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You came for the carpet by doug bond

When the buzzer rang I freaked. Ohmygod, he’s really fucking here. It
was so hot you were wearing a tank top and jeans, told me you were in
your moving clothes.

You walked right in and looked at the shit on my walls, said “You’ve
got nice shit on your walls.” And then, “So where’s the carpet?”

I told you I’d go get it, asked you to wait. By the time I’d yanked
the edges out from under the bed, I was a stinking mess, but thought
I’d fling my streaked hair back, tell you, “It’s all yours now.”

Instead I stood there slinking to the side as you practically galloped
past me to grab it. You did check out my tits, I saw you, or maybe it
was a sweat splotch, I’m not sure.

“So how the fuck are you going to get that thing home?”

“Piece of cake! I used to be a mover. Carpets are the easiest. You
just roll ’em and ride ’em up on your shoulder.”

It came loose so you grabbed and rustled it into a tight little
package. I couldn’t help thinking of you doing me the same way.

You said, “Kind of shaggy?” And then began sneezing. I counted eight,
maybe nine big blasts.

By the time you’d gotten through my door your nose was dripping a long
thin string down your tank top. I buzzed the gate. You just rammed the
carpet roll to swing it open. You timed it perfectly.

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Rash Decisions by Michael Webb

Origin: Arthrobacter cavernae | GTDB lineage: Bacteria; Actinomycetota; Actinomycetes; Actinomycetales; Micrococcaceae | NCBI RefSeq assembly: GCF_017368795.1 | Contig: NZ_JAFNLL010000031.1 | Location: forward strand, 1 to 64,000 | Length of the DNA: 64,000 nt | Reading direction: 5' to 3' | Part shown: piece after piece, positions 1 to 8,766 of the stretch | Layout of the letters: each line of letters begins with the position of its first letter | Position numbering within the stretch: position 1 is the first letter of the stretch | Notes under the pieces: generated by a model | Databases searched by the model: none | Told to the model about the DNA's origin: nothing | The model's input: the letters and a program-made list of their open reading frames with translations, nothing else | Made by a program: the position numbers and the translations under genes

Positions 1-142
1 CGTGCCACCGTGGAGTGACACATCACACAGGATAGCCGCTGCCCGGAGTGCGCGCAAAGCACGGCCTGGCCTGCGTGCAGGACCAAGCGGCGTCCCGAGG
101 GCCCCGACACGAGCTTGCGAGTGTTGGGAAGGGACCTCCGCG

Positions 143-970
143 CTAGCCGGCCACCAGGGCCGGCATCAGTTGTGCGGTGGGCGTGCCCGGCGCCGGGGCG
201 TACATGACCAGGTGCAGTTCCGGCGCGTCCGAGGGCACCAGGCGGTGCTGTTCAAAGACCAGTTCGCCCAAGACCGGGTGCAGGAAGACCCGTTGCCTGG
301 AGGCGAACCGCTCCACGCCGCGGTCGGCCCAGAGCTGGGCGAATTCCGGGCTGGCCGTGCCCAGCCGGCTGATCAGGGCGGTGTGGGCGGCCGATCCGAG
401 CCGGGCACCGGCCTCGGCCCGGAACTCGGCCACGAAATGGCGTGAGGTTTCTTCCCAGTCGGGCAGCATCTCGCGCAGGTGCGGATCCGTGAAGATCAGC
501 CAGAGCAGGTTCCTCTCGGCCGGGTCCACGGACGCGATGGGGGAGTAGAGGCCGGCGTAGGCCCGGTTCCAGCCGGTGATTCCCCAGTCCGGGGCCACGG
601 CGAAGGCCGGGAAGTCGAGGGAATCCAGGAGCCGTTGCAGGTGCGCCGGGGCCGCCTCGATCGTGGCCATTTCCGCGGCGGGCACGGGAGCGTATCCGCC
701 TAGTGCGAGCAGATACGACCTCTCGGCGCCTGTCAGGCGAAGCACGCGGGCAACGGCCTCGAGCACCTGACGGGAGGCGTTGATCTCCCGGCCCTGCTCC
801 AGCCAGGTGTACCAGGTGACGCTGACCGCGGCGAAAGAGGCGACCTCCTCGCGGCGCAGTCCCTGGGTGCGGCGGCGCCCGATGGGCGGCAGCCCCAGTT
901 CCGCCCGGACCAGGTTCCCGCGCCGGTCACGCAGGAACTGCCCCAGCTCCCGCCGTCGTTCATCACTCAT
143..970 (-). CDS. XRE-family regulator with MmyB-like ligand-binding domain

“I’m itchy,” she says, breathless, panicky. I’m swimming out of the depths of full sleep, I’m not totally sure what she’s saying. We were up late, watching Monty Python tapes and laughing, newlyweds. The urgency in her voice brings me out of it.


“I’m itchy.”



“OK.” When your bride, pregnant and uncomfortable, says she’s itchy, you hop to it. Feet on the floor. Wallet, keys. Billy Joel tape. Shoes. Shirt.

No, wait. Pants. Then shoes. Jacket. OK, showtime.

Slate gray skies, with fat New England snowflakes blanketing everything. An angry, not-messing-around snowfall. Accumulation already on sidewalks and streets.


Out to the car. Scraping snow and ice. Tape playing, heater running. “Running On Ice”. Apropos.

Car is ready. Roads slick, but empty in eerie morning quiet. Drive with increasing anxiety as I grow more alert. What could it be?

Round corner, into drugstore parking lot. Accelerate in, fearing the long drive back to her already. Car jumps the curb, smacking into brick outside store, denting fender and chipping brick. Reverse, pull car back into position. Walk in, purchase pile of itch products, heedless of need.

Back home. Roads greasy with slush. Taking corners more carefully now, but still accelerating. Instincts taking over-woman in danger, man must fix.